Why is this important?
Healthy forests provide quality habitat for a wide range
of fish, wildlife, and plant species; they are the source of
our clean water, offer abundant recreation opportunities,
and are a source of raw materials for local businesses such
as the timber industry.
Much of Tuolumne County is comprised of forested
ecosystems, including the oak woodlands in the lower
elevations through the pines and the fir at the crest of the
Sierra Nevada range. The social and economic health of
the county is directly tied to the health of our forests.
A century of fire suppression combined with prolonged
drought and associated insect infestations left many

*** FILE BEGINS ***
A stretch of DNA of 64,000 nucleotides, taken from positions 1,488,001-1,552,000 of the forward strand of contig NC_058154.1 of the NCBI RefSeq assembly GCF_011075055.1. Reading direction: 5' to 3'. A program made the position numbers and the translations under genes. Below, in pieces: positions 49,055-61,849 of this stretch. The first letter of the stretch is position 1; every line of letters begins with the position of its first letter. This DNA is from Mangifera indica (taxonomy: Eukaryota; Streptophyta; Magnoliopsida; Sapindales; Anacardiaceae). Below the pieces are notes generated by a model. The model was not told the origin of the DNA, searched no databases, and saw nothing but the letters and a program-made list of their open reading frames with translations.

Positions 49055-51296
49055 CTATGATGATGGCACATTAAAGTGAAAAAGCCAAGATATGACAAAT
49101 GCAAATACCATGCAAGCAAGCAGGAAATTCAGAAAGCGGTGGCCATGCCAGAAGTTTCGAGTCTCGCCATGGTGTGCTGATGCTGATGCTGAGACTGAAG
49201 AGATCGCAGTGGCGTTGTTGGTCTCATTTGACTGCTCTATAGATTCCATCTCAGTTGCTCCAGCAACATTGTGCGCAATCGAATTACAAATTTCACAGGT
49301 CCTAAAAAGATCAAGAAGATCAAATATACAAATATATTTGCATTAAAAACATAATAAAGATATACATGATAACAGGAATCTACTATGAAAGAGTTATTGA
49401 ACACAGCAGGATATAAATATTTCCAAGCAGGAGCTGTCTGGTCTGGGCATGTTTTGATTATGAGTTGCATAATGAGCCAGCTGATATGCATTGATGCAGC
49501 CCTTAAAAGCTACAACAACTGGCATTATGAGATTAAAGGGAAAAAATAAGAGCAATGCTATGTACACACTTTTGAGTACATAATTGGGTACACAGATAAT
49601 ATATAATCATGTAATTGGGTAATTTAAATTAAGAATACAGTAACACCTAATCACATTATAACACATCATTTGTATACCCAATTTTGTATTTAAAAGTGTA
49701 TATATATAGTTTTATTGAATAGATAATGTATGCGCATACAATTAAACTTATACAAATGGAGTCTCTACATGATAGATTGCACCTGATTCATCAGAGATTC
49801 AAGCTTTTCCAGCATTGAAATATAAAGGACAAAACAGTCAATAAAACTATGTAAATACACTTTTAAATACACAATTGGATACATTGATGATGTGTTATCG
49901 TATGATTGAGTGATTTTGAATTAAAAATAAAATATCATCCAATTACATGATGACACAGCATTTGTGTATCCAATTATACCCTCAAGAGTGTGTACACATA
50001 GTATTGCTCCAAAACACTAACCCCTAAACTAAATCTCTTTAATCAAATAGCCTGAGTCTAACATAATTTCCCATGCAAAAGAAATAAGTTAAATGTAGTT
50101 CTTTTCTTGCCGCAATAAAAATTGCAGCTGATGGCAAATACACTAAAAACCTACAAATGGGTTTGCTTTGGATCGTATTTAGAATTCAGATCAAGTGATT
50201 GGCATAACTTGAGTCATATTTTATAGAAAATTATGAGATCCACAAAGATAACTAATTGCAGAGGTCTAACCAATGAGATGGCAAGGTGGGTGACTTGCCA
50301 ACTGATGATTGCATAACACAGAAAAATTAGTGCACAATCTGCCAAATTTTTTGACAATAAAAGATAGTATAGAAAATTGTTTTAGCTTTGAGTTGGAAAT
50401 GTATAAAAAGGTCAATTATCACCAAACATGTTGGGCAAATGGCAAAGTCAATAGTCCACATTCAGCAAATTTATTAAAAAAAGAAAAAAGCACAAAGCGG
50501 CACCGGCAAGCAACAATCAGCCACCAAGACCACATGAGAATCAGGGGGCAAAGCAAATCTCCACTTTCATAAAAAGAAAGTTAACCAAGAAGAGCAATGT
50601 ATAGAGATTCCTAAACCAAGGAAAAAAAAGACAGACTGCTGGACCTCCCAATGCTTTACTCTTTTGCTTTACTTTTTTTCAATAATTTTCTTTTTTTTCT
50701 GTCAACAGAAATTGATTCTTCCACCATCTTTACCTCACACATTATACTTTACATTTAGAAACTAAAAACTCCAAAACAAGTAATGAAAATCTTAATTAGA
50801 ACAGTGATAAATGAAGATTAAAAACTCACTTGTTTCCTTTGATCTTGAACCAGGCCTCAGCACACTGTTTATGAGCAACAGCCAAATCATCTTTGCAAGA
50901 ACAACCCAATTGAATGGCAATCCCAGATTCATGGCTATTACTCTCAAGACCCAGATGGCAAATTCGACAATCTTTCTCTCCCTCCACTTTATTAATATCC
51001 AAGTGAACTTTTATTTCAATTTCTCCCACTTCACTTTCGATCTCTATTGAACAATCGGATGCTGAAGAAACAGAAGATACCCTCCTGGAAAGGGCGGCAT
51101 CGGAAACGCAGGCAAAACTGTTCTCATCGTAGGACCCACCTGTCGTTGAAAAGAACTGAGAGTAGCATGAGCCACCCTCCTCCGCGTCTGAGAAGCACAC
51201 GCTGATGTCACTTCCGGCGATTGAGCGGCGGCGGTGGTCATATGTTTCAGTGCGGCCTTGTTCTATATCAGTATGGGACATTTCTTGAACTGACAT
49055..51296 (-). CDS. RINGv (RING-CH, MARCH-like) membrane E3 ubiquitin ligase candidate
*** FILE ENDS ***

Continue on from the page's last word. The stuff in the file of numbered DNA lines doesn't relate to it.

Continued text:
forested areas unhealthy and susceptible to wildfire. As
the population increases adjacent to and within these
forested ecosystems, the threat of wildfire to life and
property has become a major public concern.
The local sawmills provide an important source of
employment and income, and improve forest health by
processing wood products. This reduces the density of
overstocked timber stands as does other fuel treatment.
What is the measure?
The indicators are two-fold: the number of acres that
are treated to reduce hazardous fuels in our forests and
woodlands, and the wildland fires by number and acres.
How are we doing?
The Stanislaus National Forest and California
Department of Forestry and Fire Protection focus
their forest fuel reduction efforts in areas adjoining
communities—the Wildland Urban Interface (WUI) and
the State Responsibility Areas (SRA).
The number of acres treated decreased in the past three
years compared to the prior years. The variation can be
due to weather, budgets and available personnel.